Germany has launched a, first of its kind, hydrogen train named the Coradia iLint.
The train, made by Alstom and equipped with fuel cells which convert hydrogen and oxygen into electricity, has a range of 600 miles on a single tank of hydrogen, similar to that of diesel trains.
From 17th September onwards, two such trains will enter commercial service according to a fixed timetable in the German state Lower Saxony.
Lower Saxony’s Minister of Economy and Transport department has supported LNVG’s purchase of another 14 hydrogen trains with an investment of more than €81 million.
Henri Poupart-Lafarge, Chairman and CEO of Alstom, said: “This is a revolution for Alstom and for the future of mobility. The world’s first hydrogen fuel cell train is entering passenger service and is ready for serial production. The Coradia iLint heralds a new era in emission-free rail transport. It is an innovation that results from French-German teamwork and exemplifies successful cross-border cooperation.”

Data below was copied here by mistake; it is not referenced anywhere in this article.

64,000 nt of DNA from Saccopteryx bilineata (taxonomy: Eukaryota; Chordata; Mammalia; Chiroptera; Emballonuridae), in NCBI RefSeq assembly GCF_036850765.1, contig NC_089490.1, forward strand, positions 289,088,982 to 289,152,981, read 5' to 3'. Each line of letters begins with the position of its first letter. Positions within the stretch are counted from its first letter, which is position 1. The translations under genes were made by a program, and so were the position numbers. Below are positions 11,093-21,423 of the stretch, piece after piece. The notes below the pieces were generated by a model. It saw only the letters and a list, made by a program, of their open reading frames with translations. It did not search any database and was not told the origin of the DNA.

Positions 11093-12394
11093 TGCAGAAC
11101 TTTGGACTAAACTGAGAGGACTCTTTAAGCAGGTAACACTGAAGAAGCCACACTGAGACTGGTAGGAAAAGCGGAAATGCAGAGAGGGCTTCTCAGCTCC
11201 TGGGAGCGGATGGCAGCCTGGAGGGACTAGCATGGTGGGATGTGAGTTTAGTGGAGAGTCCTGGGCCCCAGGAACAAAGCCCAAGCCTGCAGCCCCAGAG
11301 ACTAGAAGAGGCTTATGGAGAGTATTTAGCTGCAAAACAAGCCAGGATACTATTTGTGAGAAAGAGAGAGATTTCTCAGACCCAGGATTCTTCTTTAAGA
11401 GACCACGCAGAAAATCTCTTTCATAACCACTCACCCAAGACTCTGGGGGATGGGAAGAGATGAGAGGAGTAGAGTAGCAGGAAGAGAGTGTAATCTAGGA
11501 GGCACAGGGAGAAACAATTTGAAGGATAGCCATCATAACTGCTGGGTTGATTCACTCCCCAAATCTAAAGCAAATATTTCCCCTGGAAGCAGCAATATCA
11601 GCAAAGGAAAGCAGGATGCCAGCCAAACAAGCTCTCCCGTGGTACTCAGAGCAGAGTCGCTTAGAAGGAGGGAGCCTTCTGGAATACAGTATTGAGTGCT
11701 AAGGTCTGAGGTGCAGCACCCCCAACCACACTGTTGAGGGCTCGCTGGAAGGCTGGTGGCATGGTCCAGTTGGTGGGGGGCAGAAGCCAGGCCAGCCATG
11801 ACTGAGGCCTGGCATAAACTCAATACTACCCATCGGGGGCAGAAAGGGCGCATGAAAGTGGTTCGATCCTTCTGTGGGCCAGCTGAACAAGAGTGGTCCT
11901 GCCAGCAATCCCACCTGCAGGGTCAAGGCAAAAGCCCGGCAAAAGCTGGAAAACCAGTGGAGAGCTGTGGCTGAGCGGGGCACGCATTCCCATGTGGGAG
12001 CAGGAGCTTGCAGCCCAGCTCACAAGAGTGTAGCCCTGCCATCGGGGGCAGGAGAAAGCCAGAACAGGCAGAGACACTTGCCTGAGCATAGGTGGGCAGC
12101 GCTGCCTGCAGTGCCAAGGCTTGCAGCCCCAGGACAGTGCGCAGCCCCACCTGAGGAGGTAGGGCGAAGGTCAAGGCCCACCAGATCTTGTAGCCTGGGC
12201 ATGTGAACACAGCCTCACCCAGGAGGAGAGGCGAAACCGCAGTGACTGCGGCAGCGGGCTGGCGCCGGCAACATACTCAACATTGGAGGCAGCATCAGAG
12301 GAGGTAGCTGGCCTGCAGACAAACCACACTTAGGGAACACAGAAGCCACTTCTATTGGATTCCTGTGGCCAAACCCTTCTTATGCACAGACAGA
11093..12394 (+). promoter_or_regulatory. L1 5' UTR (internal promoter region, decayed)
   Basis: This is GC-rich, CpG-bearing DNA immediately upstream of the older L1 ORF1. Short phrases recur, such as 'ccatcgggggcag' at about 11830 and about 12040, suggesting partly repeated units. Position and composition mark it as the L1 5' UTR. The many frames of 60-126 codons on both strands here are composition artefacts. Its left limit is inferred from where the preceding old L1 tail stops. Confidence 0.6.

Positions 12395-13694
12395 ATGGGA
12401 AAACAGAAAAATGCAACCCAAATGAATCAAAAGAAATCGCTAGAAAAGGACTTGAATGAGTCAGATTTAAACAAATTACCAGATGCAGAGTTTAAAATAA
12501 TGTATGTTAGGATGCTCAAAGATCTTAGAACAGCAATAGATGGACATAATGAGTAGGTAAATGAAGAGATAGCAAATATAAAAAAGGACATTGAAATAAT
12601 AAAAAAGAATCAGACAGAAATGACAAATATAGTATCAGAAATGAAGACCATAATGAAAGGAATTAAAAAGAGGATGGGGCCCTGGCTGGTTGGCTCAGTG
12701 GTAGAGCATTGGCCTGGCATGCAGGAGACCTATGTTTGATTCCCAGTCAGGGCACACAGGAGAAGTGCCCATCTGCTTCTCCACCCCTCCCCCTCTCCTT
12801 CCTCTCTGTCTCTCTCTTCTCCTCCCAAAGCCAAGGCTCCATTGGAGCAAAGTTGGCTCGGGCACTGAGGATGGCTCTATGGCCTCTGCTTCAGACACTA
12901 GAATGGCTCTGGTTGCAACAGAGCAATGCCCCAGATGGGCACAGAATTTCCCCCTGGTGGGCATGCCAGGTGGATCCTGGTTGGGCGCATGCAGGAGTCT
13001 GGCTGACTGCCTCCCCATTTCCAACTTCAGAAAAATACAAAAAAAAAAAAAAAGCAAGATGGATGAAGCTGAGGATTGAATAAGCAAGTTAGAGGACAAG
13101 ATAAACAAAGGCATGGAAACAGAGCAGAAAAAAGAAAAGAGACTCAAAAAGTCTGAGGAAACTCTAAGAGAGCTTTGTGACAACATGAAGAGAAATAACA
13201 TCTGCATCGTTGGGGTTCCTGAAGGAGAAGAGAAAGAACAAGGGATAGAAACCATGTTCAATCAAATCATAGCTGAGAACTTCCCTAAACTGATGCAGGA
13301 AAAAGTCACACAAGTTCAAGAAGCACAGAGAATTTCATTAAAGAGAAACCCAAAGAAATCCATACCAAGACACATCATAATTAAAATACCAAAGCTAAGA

The federal government has also decided to invest in the project.
Enak Ferlemann, Federal Government Commissioner for Rail Transport and Parliamentary State Secretary of the Federal Ministry of Transport and Digital Infrastructure, said: “Hydrogen is a real, low-emission and efficient alternative to diesel. These trains can be operated cleanly and in an environmentally friendly way, especially on secondary lines where overhead lines are uneconomical or not available yet. We therefore support and fund this technology, in order to expand it.”
This project could kick-start similar models in other countries in a bid to reduce the use of diesel-based transport. Recently, the German city Frankfurt has received a court-ordered diesel ban to ensure that pollution levels keep within the city limit.
In similar news, California is currently constructing their first high speed rail to run on 100 per cent renewable energy.